Fast-paced, difficult game to master from the very first levels
Repeated level structures
Doesn’t even try for mouse/keyboard support
Harmonix’s rhythm-based shoot-em-up A City Sleeps is nightmarishly difficult, but that shouldn’t stop you from playing.
A City Sleeps is a phoenix, albeit a phoenix that looks nothing like its predecessor. If you missed the story, it goes like this: Harmonix wanted to make a rhythm-based first-person shooter, called Chroma. After running a beta earlier this year, however, Harmonix realized Chroma was maybe too ambitious, maybe too weird, maybe too whatever—regardless, it wasn’t going to get made.
Most of the time the story would end there, but a small group of Chroma survivors got together and said “Well if not a 3D shooter…what about a 2D shooter? A shoot-em-up, maybe?” And thus mere months later we get A City Sleeps, which holds onto the rhythm aspects of Chroma but with a different aesthetic.
A City Sleeps is a 2D side-scrolling, rhythm-based shoot-em-up, or SHMUP. What that means is that at any given moment there are about a billion different bullets for you to avoid to stay alive. Seriously, look at this screenshot:
And that’s the first level on the lowest difficulty level.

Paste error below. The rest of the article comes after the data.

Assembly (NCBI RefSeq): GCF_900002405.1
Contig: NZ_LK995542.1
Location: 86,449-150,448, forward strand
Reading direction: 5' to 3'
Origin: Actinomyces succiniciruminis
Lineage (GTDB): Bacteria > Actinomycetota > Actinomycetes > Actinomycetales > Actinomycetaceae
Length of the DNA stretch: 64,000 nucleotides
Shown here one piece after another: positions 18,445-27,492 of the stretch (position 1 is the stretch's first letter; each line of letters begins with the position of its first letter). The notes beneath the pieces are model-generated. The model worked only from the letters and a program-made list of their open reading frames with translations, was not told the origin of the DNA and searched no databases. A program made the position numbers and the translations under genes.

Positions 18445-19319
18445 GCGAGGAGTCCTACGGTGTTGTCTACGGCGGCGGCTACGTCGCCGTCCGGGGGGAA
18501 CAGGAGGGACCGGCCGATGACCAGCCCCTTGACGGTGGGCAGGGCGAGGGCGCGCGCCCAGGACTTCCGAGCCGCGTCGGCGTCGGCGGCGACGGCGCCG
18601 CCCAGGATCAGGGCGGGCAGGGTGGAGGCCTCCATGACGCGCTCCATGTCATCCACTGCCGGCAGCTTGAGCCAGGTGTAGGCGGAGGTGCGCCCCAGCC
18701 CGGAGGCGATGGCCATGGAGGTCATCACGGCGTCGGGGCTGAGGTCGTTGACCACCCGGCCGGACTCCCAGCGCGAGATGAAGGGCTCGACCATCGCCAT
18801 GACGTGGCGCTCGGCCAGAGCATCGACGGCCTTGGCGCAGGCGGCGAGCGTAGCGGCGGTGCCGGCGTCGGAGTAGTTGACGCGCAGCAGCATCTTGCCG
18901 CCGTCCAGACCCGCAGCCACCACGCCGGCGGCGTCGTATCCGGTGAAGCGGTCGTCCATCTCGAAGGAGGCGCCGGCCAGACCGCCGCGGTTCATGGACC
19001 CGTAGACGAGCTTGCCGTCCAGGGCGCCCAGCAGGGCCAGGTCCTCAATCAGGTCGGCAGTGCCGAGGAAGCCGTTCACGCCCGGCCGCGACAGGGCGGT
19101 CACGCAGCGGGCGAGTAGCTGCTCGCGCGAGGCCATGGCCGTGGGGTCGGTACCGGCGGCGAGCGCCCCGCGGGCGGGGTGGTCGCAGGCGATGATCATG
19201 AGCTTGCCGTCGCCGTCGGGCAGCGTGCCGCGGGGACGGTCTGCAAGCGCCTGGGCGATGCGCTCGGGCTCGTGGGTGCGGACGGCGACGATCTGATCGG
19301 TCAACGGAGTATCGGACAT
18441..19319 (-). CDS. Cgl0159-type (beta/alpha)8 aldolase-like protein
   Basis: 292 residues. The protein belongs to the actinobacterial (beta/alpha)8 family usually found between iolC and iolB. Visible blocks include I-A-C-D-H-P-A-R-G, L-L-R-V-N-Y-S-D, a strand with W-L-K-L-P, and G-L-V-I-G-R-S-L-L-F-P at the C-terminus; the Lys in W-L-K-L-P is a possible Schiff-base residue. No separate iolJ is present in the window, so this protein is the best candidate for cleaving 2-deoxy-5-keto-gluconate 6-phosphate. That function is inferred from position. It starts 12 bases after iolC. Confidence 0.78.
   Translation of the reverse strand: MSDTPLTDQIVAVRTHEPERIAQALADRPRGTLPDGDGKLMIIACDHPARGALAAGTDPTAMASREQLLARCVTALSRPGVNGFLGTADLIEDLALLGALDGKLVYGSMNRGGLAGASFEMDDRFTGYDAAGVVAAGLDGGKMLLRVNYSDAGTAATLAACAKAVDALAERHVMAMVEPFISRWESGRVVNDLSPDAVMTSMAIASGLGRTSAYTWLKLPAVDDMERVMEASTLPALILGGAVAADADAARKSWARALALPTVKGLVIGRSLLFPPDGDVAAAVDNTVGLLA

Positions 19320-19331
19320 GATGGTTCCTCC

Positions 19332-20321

I’m going to let Harmonix describe the game’s plot because it’s pretty obtuse:
“A City Sleeps follows Poe, youngest member of The Silk, an ancient clan of dream exorcists that can enter the minds of sleeping hosts to rid their dreams of demons. When the residents of SanLo fall into an endless slumber, only Poe can rescue them from a never-ending nightmare.”
To be honest, the plot doesn’t matter much. It seems capably written, but it’s all couched in cyberpunk-heavy text notes on the level launch screen. Why did this person turn into a floating heart made out of feathers? Why is this boss an enormous mandibled beast? Who are these ninjas that keep appearing? Who are the people I’m rescuing? I don’t know. I don’t think I need to know.
In any case, it doesn’t affect how you play the game. A City Sleeps feels distinctly old-school, like those text snippets are what you used to see on an arcade cabinet’s video pre-roll while it’s idling. Then you leap into the game itself and the plot sort of falls away in a haze of reflexes.
Controlling Poe has aspects of a twin-stick shooter. The left analog stick flies Poe around, while the right fires her weapon. Get in close to an enemy and that right stick attack turns into a melee move, which charges up Poe’s ultimate weapon—an enormous sword made out of shadows that you control by spinning the right stick in circles. Don’t even ask me about mouse and keyboard controls. I think they might exist, as you can certainly launch the game by hitting Enter when it asks you to hit A, but there’s no glossary of mouse and keyboard controls and all the tutorials assume you’re using a gamepad.
At various points you’ll be supported by Idols, which can house one of the ghosts Poe carries around. Throw the Mercy ghost into an Idol, for instance, and it’ll heal you. On the other hand, the Mercy ghost makes the game “easier” and so using it will incur a penalty to your score multiplier. Other ghosts will fire at enemies or freeze them in place, and you’ll unlock more as you progress through the levels.